A parade in Harlem, another in Brooklyn, keys to a Caribbean city and a revised educational curriculum marked the 125th anniversary of the Aug. 17 birthday of Jamaica’s National Hero Marcus Mosiah Garvey Jr.
On the actual birthday, members of the Universal Negro Improvement Association, Pan African advocates, Rastafarians, students, and Harlem residents paraded along 125th St. to commemorate the legacy of the Jamaican immigrant whose movement seems to be flowering pride in African heritage and culture.
Individuals along the parade route carried a variety of flags.
Some waved Ethiopia’s red, gold and green to associate Garvey’s prediction to “look to the east for a Black king.” Rastafarians believe that king was Emperor Haile Selassie I of Ethiopia.
A few individuals chose Jamaica’s black, green and gold to identify Garvey’s birthplace.
While a majority waved black, red and green to symbolize Garvey’s edict and an international banner to honor the continent of Africa and its heritage.
There were others who proudly displayed Ghana’s red, gold and green flag which honors Garvey with a black star in the middle – a symbol he consistently identified with by naming some of his enterprises and a shipping company Black Star Liner.
His son Dr. Julius Garvey visited Jamaica from Aug. 16 to 19 to accept keys to the city of Kingston presented posthumously by the Kingston and St. Andrew Corporation.
With that honor, a resolution unanimously voted acknowledged Aug. 17 an official day to recognize and celebrate the leader.
According to Angela Brown-Burke, mayor of Kingston, the decision to decide a resolution punctuated the influence Garvey has imprinted on the nation.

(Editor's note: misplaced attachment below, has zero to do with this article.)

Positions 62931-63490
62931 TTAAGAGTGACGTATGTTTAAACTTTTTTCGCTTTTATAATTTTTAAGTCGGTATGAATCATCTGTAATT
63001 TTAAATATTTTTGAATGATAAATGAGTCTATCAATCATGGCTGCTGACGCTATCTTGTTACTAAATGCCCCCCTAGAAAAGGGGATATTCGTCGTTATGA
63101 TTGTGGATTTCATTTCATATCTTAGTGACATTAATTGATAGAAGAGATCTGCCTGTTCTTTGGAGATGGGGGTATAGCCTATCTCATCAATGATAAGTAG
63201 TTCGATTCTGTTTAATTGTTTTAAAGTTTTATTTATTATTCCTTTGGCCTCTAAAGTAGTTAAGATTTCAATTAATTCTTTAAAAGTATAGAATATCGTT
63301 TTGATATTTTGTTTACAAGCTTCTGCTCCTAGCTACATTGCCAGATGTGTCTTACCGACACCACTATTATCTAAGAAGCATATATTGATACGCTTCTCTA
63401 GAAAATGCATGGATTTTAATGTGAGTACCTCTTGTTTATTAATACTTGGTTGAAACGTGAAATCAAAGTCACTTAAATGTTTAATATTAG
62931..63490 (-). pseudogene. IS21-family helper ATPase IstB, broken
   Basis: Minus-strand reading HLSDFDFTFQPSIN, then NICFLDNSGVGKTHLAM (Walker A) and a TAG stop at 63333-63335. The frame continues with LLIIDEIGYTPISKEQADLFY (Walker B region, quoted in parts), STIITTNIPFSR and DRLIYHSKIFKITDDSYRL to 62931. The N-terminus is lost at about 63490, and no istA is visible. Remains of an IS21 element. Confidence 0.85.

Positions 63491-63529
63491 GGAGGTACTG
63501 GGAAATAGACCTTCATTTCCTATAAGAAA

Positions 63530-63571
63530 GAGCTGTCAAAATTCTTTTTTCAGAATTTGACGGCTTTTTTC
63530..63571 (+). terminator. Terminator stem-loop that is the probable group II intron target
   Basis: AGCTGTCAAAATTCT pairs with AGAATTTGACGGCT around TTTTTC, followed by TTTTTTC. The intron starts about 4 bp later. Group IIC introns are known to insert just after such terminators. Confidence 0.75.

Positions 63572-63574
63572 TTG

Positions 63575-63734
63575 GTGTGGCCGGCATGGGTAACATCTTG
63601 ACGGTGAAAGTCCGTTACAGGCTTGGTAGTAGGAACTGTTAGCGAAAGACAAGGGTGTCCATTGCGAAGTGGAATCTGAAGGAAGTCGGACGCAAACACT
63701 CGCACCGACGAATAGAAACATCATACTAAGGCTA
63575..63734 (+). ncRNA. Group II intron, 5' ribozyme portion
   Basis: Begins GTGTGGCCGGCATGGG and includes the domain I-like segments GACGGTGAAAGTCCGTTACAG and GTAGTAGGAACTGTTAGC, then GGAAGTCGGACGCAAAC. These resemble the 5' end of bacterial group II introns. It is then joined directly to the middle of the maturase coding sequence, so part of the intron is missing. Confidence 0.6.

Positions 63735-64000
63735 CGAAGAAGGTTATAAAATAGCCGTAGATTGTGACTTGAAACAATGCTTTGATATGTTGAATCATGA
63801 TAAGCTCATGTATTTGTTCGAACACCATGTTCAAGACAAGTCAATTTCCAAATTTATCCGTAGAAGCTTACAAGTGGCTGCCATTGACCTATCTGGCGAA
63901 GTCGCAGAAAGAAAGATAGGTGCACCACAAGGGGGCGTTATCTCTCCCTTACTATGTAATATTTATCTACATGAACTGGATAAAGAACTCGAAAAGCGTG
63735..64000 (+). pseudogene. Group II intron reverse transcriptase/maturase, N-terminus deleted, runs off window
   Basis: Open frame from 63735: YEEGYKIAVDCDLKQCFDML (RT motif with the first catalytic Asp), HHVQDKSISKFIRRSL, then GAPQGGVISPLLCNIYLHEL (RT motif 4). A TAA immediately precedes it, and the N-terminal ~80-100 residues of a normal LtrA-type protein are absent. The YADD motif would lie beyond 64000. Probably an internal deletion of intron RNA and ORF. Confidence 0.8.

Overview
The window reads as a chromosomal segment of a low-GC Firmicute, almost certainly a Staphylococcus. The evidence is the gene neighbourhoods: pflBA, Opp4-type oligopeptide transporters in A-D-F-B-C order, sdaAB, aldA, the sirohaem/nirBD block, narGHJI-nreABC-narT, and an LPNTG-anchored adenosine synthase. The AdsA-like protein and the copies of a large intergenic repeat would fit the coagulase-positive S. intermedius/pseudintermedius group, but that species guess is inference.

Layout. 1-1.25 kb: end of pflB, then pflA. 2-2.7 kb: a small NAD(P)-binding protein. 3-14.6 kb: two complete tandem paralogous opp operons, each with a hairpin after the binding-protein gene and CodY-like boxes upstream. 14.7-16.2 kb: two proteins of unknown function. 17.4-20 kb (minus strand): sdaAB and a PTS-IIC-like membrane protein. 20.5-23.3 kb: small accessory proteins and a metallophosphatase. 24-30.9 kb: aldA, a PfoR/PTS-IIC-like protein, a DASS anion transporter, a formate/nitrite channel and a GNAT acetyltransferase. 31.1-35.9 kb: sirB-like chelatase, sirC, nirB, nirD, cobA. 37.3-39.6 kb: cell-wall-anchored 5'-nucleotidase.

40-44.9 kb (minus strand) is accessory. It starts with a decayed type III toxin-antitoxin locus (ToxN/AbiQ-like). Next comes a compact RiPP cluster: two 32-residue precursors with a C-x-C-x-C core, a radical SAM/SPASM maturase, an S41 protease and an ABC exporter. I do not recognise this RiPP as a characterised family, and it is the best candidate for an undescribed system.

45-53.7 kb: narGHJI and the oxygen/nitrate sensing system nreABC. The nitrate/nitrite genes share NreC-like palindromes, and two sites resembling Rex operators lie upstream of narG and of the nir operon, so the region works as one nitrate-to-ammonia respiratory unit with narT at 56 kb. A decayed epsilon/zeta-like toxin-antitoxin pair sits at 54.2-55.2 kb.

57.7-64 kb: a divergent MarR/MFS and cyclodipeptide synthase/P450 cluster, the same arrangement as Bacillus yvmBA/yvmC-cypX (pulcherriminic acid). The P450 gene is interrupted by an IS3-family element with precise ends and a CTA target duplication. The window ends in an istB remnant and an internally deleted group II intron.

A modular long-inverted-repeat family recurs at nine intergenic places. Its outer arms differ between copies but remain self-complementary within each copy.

“Many of us have grown up with a greater sense of self because of the teachings of Marcus Garvey,” she said.
“I affirm that we can all attest to the fact that Blacks have come a far way which is largely attributed to the selfless, pioneering work of this icon. It is against this background I crave your indulgence to share in this wonderful, meaningful and very historic occasion as we continue to celebrate our 50th anniversary — a time of jubilee and national pride,” she told the audience.
While in Jamaica, Dr. Garvey visited Liberty Hall to help launch the Marcus Mosiah Garvey Mobile Museum.
At that capital location, a national monument and home to the only museum in the world is dedicated to the life and work of the Pan-African proponent.
On the landmark anniversary, an added educational course of study within the civics requirement was instituted at his namesake school in the parish he was born.
Beginning next month when the school year begins, Garveyism will be offered at the St. Ann’s Bay Technical High School.
The broader curriculum attempts to provide students with information on citizenship; the structure and function of government, the importance of national symbols and emblems, and other relevant information.
The celebrations in Jamaica included a marching band led by the Island Special Constabulary Force, uniform marching groups and police squads.
In Brooklyn where a small assembly marked the occasion, Panamanian Marching Band paraded from Albany Ave. to Ave. D where entertainment from cultural entertainer Survivalist, Astronaut, a four-time Jamaica festival winner and radio deejay Peter Solomon of WPAT-AM provided continuous entertainment throughout the afternoon.
Recorded speeches by Garvey historian Ron Bobb-Semple also added to the tribute coordinated and organized by Paul “Jah Paul” Haughton.
Garvey was born in 1887 in the parish of St. Ann, Jamaica. He died in England on June 10, 1940 at the age 52. He is Jamaica’s first national hero.
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